Finally! Nearly Four Years Later, Senate Approves Judge For Alito's Vacated Spot

joseph greenaway

In a unanimous Senate vote yesterday, U.S. District Court Judge Joseph Greenaway was promoted to the 3rd Circuit Court of Appeals.

The seat was left vacant when Justice Samuel Alito headed to the Supreme Court in 2006.

The approval has been at the centre of a whole lot of political wrangling. New Jersey Democrats have denounced Republicans for dragging their feet despite what they call Greenaway’s clear qualifications for the position.

The Record: “It’s been a long process – unnecessarily long for a good man,” said [Senator Bob] Menendez, who noted Greenaway is just the 15th district or circuit court nominee of President Obama’s to be confirmed even though there are 100 vacancies on the federal bench.

One reason Alito’s seat has been vacant so long, however, is that then-President George W. Bush’s nominee to replace him had been blocked by [Senator Frank] Lautenberg and Menendez, and never came to a vote before Obama took office.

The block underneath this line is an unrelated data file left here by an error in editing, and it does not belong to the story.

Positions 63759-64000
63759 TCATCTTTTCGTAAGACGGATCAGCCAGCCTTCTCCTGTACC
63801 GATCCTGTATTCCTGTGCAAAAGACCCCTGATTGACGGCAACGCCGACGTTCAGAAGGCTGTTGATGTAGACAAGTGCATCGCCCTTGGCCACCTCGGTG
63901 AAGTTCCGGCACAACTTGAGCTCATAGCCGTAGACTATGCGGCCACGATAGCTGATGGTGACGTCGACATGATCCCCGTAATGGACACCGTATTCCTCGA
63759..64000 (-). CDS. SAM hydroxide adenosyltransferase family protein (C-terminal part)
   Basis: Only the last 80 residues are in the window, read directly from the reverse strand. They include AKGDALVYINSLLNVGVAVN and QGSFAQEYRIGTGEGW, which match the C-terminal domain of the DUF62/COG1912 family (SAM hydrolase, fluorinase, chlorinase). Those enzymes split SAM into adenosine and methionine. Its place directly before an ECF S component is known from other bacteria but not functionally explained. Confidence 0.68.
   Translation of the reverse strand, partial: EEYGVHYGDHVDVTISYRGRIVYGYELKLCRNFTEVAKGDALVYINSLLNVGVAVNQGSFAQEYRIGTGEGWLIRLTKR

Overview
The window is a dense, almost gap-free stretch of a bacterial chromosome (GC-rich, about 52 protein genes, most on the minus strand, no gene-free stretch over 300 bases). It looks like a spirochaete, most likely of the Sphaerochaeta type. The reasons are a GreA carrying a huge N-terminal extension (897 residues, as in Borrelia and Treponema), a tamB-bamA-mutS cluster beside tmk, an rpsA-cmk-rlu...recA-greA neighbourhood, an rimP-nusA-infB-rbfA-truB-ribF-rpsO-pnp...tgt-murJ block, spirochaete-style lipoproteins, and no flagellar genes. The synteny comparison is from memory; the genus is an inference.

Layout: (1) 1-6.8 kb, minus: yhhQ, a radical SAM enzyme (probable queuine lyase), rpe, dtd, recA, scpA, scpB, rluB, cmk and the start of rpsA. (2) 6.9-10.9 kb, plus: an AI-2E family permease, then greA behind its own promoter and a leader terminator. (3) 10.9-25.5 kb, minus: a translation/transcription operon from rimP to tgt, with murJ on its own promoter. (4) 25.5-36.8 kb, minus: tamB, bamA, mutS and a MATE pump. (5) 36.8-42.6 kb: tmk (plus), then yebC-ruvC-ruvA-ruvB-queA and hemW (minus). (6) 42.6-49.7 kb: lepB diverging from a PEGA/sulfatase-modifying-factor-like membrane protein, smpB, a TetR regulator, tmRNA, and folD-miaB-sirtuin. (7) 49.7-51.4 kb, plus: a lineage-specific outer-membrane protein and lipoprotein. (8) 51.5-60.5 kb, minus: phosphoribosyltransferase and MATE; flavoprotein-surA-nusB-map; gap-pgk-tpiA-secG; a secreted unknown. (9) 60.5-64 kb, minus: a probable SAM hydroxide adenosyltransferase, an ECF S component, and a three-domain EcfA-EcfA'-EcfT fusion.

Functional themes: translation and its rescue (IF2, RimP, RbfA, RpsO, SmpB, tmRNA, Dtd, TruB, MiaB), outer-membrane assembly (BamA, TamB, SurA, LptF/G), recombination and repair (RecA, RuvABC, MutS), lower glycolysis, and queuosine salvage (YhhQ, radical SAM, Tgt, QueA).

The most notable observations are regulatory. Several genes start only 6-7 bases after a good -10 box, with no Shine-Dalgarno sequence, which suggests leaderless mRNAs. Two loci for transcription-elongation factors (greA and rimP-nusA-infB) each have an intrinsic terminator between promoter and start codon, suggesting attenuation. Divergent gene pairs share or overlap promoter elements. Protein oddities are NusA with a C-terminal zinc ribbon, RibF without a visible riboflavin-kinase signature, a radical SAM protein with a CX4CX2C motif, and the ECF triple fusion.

As Doug Kendall of Slate noted in his column on Friday, there are currently 102 vacancies on the federal bench, 31 of which count as “judicial emergencies,” or empty seats that have hampered a court’s ability to, you know, hear cases.

The current administration’s nominating record is dismal. After a year in office, President Bush nominated 89 judges to the lower federal courts; Obama has nominated 42 federal judges to date.

Slate: New obstructionist tactics by Senate Republicans are partially to blame. But Obama deserves some blame, too; the paucity of nominees made it hard to scream too loudly about the lack of confirmations. The Senate’s Republican leadership capitalised by making Majority Leader Harry Reid fight hard for every single confirmation vote for a judicial nominee, even when nominees ended up getting confirmed unanimously.

Judge Greenaway was praised by both sides of the aisle during his confirmation hearing. “It does appear you have a good record across the board,” Senator Jeff Sessions, a Republican form Alabama, had said.

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